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The essentials

  • Types of eye infections — Multiple structures within the eye can be affected by an infection. 
  • Causes of eye infections — Exposure to irritants, injuries, viruses, or bacteria can all trigger infections in any part of the eye.
  • See your veterinarian — Eye infections range from simple to complex, so let the pros diagnose and treat your pup.

Watching your beloved pet paw at red and swollen eyes is upsetting. While eye infections in dogs aren’t always dangerous, they can be extremely serious. Because of this, it’s important to consult your vet when you notice symptoms. Putting off treatment isn’t just delaying relief for your dog’s discomfort — it can lead to more significant issues, like pain, loss of vision, and the need to surgically remove the eye.

Types of infections

Conjunctivitis, or pink eye, targets the mucous membrane lining the eyelids and eyeball. Keratitis affects the eye’s clear outer layer, the cornea. Uveitis affects the eye’s inner structures. Blepharitis is an infection or inflammation of the eyelids. The eyelids and tear glands may also become infected. Tear gland issues, eyelid abnormalities, and trauma can also lead to infections.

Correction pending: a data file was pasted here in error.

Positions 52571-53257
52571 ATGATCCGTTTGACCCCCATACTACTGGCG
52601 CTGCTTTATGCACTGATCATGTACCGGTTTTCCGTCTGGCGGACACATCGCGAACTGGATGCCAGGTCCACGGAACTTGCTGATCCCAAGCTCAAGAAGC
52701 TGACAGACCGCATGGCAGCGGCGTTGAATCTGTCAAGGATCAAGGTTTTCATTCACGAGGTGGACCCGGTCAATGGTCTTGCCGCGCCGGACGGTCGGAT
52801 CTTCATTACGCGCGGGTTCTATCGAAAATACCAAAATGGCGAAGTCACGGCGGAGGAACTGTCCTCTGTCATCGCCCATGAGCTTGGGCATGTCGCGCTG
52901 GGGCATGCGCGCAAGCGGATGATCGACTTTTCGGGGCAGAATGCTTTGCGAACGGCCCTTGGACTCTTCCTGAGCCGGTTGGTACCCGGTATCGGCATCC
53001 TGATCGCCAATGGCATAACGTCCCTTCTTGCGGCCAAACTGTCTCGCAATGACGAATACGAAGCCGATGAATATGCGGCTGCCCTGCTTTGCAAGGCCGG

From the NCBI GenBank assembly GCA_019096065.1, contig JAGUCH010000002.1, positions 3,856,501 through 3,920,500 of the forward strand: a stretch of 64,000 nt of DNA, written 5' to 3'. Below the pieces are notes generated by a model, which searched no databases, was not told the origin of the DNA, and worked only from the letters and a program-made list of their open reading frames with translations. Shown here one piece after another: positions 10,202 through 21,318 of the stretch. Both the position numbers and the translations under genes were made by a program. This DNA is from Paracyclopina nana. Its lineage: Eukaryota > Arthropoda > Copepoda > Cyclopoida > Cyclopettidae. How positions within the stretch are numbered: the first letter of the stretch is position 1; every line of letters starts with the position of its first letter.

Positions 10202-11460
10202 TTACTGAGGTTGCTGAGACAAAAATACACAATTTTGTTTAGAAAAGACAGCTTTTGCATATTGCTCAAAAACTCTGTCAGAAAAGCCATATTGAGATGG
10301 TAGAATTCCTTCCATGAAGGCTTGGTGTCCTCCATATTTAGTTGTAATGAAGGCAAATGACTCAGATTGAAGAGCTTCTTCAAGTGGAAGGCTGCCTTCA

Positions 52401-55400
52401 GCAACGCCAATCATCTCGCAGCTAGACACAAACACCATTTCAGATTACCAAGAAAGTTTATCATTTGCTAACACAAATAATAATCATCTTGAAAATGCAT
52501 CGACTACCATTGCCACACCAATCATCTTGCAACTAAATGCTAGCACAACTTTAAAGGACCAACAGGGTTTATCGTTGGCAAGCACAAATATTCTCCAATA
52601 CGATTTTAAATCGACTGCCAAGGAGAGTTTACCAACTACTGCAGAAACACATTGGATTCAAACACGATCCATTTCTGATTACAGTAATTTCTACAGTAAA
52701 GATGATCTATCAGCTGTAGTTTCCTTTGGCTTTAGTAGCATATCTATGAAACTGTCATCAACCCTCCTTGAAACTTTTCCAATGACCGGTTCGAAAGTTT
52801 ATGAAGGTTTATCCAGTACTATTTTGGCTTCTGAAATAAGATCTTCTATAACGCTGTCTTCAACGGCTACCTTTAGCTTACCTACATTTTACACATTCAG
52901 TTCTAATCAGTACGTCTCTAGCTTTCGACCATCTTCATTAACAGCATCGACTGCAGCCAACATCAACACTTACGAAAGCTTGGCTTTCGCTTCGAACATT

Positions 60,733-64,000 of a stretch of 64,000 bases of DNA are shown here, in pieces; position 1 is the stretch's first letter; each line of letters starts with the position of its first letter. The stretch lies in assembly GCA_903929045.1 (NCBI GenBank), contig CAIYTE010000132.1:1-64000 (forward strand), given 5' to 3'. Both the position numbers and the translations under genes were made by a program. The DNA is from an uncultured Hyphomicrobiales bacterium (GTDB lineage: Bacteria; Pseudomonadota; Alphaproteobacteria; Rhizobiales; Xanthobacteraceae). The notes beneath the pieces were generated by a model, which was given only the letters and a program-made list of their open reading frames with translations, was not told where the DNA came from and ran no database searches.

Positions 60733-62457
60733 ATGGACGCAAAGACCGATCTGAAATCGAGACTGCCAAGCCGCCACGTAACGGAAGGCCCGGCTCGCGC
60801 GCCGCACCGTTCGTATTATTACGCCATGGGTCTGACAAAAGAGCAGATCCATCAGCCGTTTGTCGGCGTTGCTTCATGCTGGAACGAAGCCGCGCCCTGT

Symptoms of eye infections in dogs

Spotting the first signs of an eye infection makes getting early vet care for your pup possible. Some common symptoms to watch for:

  • Squinting, blinking, and light sensitivity
  • Keeping the eye closed
  • Pawing or rubbing at the eye
  • Redness and swelling
  • Excessive tearing
  • Thick, colored discharge

Causes of eye infections in dogs

Dogs commonly experience eye infections, which may result from any of the following:

  • Bacterial infections. Staphylococcus and Streptococcus species are frequent bacterial triggers of an infection and may cause a thick, greenish discharge.
  • Viral infections. Distemper and canine herpesvirus are common culprits of eye issues. They often cause eye infections along with other respiratory problems.
  • Allergies. Pollen, dust mites, and smoke can trigger redness, itching, and watery eye discharge.
  • Foreign objects or trauma. Debris in the eye or physical trauma can cause inflammation, corneal ulcers, and secondary infections.